The Two Actualities of the “Be Little Men” Movement

0001 Sociology is often a curious field of inquiry. In the mirror of the world3, there is only one Be Little Men movement (blm).  Blm is a slogan2.  No substitutions to these words are allowed.  The potential1 underlying the slogan2 is fixed on the only possibility among a sea of possible meanings, presences and messages.  That potential is the possibility of marxist righteousness1.

Here is a picture of a triadic relation, as introduced in A Primer on the Category-Based Nested Form.

Figure 1

0002 What is marxist righteousness1?

Marx is a “communist” who names his enemy, the “capitalist”.

The specter of “capitalism”?

Das Kapital?

The root word for “capital” is “head”.

Wrap your cap around that.

0003 Marxist righteousness1 relies on the emptiness of spoken words.  A speech-alone word is merely a placeholder in a system of differences.  Meaning, presence and message must be projected into each spoken word.  The marxist reserves the right to project that meaning, presence and message.

Allow no substitutes.

Substitutions squander the purity of the projection.

0004 What does this mean to me3?

This is what the target of a marxist slogan never asks.

The slogan isolates the guilty.

Originally, the capitalist is the one upon which marxist righteousness descends.  The target is guilty, with no option of managing the label, except through submission1.  Indeed, the organizational objective2 is to manifest submission1.

Now, other labels serve as slogans2a.

This second nested form situates the first nested form, as described in A Primer on Sensible and Social Construction.

Figure 2

0005 There are two blms.  On the content level, blm is a slogan2a emerging from (and situating) righteousness1a.  On the situation level, blm manifests organizational objectives2b that actualize the potential of submission1b, thus increasing the wealth, power and overall prowess3b of those reflecting the mirror of the world3a.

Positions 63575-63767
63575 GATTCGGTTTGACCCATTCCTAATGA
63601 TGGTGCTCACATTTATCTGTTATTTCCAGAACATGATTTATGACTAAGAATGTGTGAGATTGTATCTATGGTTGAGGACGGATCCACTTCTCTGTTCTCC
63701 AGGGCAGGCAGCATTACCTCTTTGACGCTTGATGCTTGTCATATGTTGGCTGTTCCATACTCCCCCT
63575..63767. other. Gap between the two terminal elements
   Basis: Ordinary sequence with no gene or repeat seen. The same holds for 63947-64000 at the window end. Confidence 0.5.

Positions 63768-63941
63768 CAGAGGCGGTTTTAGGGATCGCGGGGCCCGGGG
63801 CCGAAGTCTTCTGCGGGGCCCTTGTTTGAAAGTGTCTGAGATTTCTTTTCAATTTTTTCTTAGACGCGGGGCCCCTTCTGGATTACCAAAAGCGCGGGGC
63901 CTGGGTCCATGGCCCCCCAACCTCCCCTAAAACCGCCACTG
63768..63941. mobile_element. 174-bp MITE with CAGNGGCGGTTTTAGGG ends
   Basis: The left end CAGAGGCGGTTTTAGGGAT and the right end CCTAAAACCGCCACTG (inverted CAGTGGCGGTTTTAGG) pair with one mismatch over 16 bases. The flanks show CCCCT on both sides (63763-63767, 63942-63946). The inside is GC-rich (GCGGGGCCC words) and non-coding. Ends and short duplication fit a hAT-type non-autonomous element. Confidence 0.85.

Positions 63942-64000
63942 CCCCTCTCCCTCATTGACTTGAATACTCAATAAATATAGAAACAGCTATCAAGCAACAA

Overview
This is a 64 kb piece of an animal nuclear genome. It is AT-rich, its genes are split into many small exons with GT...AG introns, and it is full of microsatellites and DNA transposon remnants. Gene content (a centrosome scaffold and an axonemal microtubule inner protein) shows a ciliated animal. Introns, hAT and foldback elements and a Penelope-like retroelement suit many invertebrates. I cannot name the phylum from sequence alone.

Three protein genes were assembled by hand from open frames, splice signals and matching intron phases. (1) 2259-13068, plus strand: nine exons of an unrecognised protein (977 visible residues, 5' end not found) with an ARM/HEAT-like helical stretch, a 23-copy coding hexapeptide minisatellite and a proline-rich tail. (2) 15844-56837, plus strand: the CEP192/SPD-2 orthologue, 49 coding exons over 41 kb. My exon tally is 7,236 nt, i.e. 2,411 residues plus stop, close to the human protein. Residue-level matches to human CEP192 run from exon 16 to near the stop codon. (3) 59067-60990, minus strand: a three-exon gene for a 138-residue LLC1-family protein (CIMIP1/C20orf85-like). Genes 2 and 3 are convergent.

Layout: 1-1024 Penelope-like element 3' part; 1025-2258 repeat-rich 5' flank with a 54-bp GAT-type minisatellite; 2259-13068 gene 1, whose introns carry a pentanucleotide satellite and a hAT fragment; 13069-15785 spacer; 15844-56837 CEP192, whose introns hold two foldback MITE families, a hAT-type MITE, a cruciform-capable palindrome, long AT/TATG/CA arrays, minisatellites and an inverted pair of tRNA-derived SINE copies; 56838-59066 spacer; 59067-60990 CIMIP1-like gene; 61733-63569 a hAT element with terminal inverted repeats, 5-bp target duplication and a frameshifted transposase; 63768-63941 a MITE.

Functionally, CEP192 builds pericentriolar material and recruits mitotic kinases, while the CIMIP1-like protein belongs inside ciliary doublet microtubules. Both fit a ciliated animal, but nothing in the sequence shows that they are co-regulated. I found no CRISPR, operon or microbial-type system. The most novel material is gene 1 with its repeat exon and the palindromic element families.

According to rumors, advertisers in saavy suites say that executive suits of major corporations donate large sums1b to an organization2b whose namesake is the slogan2a.  Other, less well-endowed targets are suited up as scapegoats, following the historic and literary patterns noted by Rene Girard.  Marxist righteousness projects a lack, held within the accuser, upon a scapegoat, the target.

0006 Yes, by definition1a, certain types can never submit1b.  These characters are magically gifted with the power to create the lack that they are accused of1a as well as the standing to fill that lack with their own… shall I say?.. capitals1b.

0007 Is marxism a modern version of an ancient religion?

Surely, early civilizations sacrifice humans to their gods.

Remember the old adage?

A capitalist will sell the communist the rope to hang himself.

The joke works as long as the target does not comprehend the intent of the customer.

Why would anyone hang the fellow who sold “him” some rope?

Marxist righteousness calls the fellow, a “capitalist”.

The seller’s hanging manifests the realness of the marxist’s organizational objectives1b.

In the same way, ritual sacrifice validates the realness of ancient deities.

0008 What else does this imply?